January 4, 2024

When the weather gets cold, I get excited. Why? I am not sure. I know I am not alone. I think it’s because cold weather offers so many opportunities for fun. Toboggan, snowshoe, skate, ski, cross-country ski: these are the things you get to do in winter.

Along with the fact that it is January, and thus, nominally winter, cold is on my mind these days because I am at work on a book about the history of maple syrup in Canada. One thing I’ve learned in my research is that the long cold winter of North America’s northeast – as distinct from the weather patterns of Europe, for example – are vital to the maple syrup industry. The cold creates the conditions that farmers require in spring to make maple syrup: good flows of sap with a reasonable content of sugar.

Europeans have tried to make maple syrup at home, and failed. During the Napoleonic Wars, the British blockade prevented sugar made in the Caribbean from reaching the European continent. Germany, Austria and Sweden experimented with planting maple trees for maple sugar. But the short springs on the Continent proved incompatible with the endeavour; the Europeans got scant sweetness from their trees, and the sap did not flow. After Napoleon’s defeat at Waterloo, Britain lifted the blockade and Europe, once again awash in Caribbean sugar, abandoned its attempts to make sugar from maple trees.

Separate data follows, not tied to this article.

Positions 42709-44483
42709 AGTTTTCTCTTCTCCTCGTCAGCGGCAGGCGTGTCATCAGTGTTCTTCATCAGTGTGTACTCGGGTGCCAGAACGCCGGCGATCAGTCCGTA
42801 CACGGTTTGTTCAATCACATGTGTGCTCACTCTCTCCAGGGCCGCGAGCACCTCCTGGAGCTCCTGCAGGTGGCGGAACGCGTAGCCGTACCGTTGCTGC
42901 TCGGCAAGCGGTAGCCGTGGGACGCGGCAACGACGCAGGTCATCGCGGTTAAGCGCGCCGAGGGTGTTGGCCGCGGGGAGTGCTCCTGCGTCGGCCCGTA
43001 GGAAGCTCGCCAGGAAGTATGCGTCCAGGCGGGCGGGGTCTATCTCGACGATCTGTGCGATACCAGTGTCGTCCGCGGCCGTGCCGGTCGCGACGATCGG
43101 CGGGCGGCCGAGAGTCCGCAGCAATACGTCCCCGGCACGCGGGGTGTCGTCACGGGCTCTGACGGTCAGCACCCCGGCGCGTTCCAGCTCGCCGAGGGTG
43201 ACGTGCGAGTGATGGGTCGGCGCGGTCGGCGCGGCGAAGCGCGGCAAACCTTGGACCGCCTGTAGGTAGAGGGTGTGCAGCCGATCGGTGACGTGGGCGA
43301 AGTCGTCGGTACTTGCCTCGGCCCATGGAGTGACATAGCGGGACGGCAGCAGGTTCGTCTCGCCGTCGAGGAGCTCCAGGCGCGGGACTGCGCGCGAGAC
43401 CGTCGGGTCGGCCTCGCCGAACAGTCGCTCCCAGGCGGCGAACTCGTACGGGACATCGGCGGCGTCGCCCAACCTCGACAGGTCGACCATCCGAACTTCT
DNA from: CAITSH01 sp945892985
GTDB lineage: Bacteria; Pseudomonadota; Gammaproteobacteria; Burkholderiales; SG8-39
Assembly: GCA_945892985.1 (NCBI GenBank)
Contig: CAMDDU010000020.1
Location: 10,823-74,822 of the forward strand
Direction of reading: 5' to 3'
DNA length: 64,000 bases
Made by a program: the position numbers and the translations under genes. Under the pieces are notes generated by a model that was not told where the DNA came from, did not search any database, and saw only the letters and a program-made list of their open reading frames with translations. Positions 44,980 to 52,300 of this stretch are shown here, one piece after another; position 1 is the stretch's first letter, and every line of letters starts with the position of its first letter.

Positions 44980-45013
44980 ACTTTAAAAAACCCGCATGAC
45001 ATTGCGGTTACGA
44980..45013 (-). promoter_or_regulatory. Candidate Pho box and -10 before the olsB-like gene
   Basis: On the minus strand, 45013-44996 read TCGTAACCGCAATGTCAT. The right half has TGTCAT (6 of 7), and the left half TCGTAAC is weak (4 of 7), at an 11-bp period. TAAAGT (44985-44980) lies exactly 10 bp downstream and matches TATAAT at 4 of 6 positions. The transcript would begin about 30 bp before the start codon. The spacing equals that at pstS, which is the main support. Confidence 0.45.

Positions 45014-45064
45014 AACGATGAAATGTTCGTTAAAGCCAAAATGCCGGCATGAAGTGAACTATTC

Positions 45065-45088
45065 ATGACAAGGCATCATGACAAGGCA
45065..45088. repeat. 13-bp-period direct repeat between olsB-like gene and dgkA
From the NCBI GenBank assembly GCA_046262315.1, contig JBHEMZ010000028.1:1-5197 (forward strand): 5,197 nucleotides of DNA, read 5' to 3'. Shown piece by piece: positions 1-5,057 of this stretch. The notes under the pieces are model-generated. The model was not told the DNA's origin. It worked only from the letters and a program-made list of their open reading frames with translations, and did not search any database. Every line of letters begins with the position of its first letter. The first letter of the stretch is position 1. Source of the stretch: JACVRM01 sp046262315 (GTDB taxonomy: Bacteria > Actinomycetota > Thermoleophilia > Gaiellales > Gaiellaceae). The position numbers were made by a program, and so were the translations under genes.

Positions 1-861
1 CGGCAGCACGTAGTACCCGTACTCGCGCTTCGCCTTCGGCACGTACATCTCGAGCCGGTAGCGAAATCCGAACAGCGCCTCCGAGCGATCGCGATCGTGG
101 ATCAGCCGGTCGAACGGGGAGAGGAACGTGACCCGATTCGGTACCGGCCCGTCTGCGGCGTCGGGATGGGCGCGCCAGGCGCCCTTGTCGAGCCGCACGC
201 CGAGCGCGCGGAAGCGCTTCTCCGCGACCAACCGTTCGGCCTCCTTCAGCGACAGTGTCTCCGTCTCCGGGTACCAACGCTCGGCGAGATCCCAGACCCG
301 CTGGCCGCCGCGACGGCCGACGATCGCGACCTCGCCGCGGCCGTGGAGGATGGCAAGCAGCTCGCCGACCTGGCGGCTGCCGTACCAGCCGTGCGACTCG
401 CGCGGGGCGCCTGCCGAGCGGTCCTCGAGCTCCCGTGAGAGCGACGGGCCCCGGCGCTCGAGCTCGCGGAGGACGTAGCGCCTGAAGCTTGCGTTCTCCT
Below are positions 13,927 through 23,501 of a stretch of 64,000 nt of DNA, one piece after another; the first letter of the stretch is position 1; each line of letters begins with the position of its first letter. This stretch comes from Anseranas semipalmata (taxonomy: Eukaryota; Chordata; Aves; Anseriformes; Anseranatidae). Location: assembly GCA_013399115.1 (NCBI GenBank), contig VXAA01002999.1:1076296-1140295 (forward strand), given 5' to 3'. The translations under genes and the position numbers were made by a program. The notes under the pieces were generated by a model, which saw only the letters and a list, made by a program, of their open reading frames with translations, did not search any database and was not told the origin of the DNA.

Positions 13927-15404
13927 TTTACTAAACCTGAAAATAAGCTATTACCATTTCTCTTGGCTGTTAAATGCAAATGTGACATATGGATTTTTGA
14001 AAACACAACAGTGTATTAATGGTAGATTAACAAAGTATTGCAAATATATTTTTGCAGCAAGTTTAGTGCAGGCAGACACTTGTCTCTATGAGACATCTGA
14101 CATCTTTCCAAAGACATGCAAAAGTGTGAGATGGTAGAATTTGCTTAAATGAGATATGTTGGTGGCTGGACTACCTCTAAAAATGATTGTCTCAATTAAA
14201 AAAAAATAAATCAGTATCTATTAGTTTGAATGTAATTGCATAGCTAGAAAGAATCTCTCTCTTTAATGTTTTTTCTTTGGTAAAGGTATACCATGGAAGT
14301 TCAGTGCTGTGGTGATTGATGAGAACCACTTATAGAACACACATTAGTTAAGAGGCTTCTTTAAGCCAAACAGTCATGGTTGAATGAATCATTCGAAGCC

Here at home in the winter, on cold nights, air and other gases in a maple tree shrink, creating suction that pulls water into the tree. Then in the morning in spring when the weather warms above freezing, the heat melts the ice and the compressed gas in the tree expands. The pressure in the tree is greater than the pressure outside. When the sun warms the tree in the morning, positive pressure builds; make a hole in the trunk and some sap will come out. This sap is sweet because trees in late winter mobilize some of their stored sugar to fuel flowering and leaf growth. Boil this sap, and you get maple syrup.

Over the holidays this year my wife and I, and our children, gathered at our farm in Madoc, which is about halfway between Toronto and Ottawa. Only Dec. 22, the day after our arrival, was cold enough to freeze the pond, and allow us to skate. Thank God we seized the day. I went into the village and bought a pair of Tacks, hockey skates Made in Canada, exactly my size, 9 ½, for $10. My son and I walked out to the back with Rook, our black lab, who is 2. Coco, our chocolate lab, is 13 and too old for a skating trip.

There was about a centimetre of snow on the ground. We picked our way through the forest of planted conifers and got to the swamp. Somewhere in the middle of the swamp is a pond, which is off-limits the rest of the year, but magical on a cold day before the snow comes.

We sat down on some fallen logs, lying crooked and half-submerged in the ice, and laced up. And then we began to skate. Once in awhile the ice cracked a bit beneath our blades. The ice was as smooth as glass. No Zamboni can make ice as perfect as Mother Nature crafts it. We swooped and swirled and spun and sped. My son had not been on skates in years; he actually is a much better skater than he was back then. Not sure why: he just seems confident.

Perhaps another great thing about the cold is the joy one feels to go inside and get warm. We walked back to the cottage and put a log on the fire and drank a cup of apple cider. Vive le froid.